Part Eight

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Rucksacks were packed with all the necessary equipment for a long walking journey. Dried meats and other foods, flasks of water, clothing and blankets. There was a medieval substitute for a first aid kit packed in one, a map in another. There were other things buried deep, but Eli didn't remember what they were.

He had a sword in a sheath attached to his belt, an image he had dreamed and daydreamed of as a young boy. He played imaginary games as a knight, fighting against armies and evil kings and winning over princess's hearts. The normal things for a kid to do.

He never thought that one day that image would come true, even if it wasn't in the way he imagined it. There was no army, an evil Mage instead of a king, and there certainly was no princess. For that, he was grateful. He would have preferred a prince.

As he thought the words he found his eyes drifting to Korian, who was still sorting out the packs. There were two of them, one for each of them. When he saw Eli looking, he smiled and waved him over.

Eli wandered the two short metres to the little table Korian was standing at, watching the other man attempt to shove a badly folded shirt into a rucksack. He stifled a laugh, shaking his head at the man.

Korian shushed him, eyes narrowed jokingly. "How are you feeling?" he asked, face twisting in concern. Eli had been quiet the last couple of days since the funeral. Even Eli himself didn't know why. Part of him was still guilty, his self-hatred at letting Amos die felt like a rock in his stomach. Another part of him was nervous for the journey ahead, finding the sword, defeating the Mage and saving the realm. It was a lot to pile on the eighteen-year old's shoulders.

"I am..." he trailed off, struggling to think of the word. He hadn't been taught the one for overwhelmed. Maybe Amos thought he wouldn't have a use for it. "Tired," he substituted instead, finding that it didn't quite convey his feelings, but it was the best he could muster.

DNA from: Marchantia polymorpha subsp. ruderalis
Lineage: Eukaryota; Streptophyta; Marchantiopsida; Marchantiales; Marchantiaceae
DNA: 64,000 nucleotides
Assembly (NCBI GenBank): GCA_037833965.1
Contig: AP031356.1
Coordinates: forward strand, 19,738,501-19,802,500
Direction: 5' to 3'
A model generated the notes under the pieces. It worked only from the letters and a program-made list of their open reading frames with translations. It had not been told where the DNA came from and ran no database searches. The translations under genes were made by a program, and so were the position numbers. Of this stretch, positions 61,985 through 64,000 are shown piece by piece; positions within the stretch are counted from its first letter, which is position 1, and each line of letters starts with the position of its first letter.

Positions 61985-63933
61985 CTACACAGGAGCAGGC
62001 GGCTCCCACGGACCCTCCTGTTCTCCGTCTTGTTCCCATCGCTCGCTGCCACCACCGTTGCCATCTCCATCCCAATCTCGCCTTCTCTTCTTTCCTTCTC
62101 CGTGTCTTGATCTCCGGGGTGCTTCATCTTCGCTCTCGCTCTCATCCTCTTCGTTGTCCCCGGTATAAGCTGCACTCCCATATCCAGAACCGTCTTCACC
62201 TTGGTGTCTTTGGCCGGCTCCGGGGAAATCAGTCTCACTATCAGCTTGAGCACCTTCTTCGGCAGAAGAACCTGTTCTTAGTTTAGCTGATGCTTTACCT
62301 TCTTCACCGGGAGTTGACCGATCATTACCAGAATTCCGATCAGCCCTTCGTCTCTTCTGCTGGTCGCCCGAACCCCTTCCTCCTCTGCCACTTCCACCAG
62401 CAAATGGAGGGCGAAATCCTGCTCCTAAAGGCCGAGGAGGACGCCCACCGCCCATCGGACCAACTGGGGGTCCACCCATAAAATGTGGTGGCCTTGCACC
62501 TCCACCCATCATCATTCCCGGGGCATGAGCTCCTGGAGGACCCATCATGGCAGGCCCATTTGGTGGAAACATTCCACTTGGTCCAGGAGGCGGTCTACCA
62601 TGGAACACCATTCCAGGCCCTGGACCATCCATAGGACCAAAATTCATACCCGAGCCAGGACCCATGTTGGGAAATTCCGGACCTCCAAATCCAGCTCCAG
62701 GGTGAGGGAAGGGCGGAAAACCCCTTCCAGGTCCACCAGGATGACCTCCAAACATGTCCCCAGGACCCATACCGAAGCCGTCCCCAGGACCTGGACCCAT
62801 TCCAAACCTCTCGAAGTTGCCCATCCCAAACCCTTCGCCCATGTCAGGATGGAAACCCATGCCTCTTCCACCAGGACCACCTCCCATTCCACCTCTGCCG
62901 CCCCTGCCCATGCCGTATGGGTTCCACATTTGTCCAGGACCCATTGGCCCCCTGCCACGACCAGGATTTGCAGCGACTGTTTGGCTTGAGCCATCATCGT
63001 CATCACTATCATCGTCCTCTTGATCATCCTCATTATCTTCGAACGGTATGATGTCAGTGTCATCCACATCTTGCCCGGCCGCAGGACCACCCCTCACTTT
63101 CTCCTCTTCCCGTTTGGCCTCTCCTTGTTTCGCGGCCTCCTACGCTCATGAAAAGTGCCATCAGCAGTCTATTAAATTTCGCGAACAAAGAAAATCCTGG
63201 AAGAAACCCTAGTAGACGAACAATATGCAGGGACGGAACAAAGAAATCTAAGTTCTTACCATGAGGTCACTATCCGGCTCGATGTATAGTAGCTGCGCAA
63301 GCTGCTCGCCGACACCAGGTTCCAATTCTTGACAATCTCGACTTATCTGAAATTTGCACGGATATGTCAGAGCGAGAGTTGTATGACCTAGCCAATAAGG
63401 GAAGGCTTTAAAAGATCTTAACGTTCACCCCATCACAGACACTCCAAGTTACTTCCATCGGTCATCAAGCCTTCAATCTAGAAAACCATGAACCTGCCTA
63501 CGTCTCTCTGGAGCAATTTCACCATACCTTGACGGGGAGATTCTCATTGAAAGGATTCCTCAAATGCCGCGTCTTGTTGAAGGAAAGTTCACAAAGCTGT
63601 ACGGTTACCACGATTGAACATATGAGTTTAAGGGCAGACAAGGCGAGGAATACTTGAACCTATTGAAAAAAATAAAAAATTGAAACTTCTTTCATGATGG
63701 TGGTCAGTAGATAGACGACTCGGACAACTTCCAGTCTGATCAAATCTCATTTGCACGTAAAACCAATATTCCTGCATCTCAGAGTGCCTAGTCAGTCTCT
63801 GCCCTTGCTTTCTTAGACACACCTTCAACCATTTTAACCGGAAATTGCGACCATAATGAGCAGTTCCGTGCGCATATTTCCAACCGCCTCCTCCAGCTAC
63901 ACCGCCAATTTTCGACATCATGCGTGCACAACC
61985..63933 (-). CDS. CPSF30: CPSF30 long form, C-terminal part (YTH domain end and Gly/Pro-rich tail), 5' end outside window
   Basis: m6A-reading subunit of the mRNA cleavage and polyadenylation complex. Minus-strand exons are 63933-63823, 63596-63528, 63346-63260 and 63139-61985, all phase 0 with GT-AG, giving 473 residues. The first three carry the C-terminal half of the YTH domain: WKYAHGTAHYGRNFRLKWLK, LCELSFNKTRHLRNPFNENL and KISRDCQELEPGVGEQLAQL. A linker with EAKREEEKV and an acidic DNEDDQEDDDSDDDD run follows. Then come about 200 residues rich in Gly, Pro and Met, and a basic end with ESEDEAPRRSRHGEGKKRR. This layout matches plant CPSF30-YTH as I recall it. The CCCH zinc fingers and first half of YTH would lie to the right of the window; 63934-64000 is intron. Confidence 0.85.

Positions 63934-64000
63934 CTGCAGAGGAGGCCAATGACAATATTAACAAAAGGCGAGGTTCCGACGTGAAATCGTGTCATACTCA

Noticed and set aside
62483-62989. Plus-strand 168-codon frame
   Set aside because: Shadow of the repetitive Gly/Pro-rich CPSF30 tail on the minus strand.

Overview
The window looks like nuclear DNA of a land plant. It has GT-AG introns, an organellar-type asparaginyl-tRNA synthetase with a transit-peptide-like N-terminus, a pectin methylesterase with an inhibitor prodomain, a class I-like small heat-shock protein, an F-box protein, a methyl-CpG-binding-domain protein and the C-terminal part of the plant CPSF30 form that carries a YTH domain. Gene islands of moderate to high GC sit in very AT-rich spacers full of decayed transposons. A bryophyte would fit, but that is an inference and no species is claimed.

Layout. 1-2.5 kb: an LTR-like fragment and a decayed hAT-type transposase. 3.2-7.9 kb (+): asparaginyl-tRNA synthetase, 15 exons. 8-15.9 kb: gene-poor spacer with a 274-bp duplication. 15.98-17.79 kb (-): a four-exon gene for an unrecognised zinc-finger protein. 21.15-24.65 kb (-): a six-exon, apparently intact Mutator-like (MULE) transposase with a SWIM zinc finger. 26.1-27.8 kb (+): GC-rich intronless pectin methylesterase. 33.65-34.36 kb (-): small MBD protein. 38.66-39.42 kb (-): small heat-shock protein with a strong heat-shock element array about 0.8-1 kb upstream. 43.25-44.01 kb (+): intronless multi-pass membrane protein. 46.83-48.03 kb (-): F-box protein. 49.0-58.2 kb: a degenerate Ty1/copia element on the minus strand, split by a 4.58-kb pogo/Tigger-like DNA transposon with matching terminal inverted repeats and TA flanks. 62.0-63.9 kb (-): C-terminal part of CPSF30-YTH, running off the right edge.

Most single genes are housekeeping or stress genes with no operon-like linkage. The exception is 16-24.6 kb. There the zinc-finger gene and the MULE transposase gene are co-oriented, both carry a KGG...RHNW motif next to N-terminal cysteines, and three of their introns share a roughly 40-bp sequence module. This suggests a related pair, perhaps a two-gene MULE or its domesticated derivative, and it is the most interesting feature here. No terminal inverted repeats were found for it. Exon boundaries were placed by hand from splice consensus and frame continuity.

Korian stopped what he was doing, reaching up and placing a hand on Eli's shoulder. It was something he did a lot, and Eli was beginning to find comfort in it. "It will be okay," he said, hand drifting down Eli's arm before pulling away. "Nearly done. Then we go."

Eli sighed and nodded, turning away from his newfound friend. He needed some fresh air. He wandered outside, his sneakers squeaking against the wood. They were up in the tree base in the forest, had been since the funeral. It was safer there than in the village. For all they knew, the village was being watched by the Mage. The forest was also still mostly alright.

The Mage's attack had sapped some of the magic from the forest, enough to make some of the shrubs wilt and the leaves fall. It was not bad enough for them to need to move somewhere else, but soon it would be. The sap of the magic would spread and soon enough the forest would be as dead and dismal as the one Eli woke up in almost three weeks ago.

As far as he knew the village still wasn't going well. They had about two months' worth of food before they would begin to starve. Korian had told them that he would gather as much magic as possible on their journey. Mostly so that he could protect himself and Eli, and help the village as much as possible when they got back.

Eli had noticed how weak Korian was looking since the Mage had attacked. His skin was much paler than it normally was, and he was struggling to lift things. All Korian had told him was that he was unused to not having magic within him. Eli hoped that during their journey he would begin to feel better as they got to a livelier place.

He sat on the edge of the platform, looking out over the trees. On the other platforms buried within the leaves of the tall trees, he could see other people wandering around. There weren't many, as the base wasn't very highly populated. Korian had told him that most of them had run from the Mage's castle with him as the city was being sacked. They helped build the base from the little tree house it used to be.

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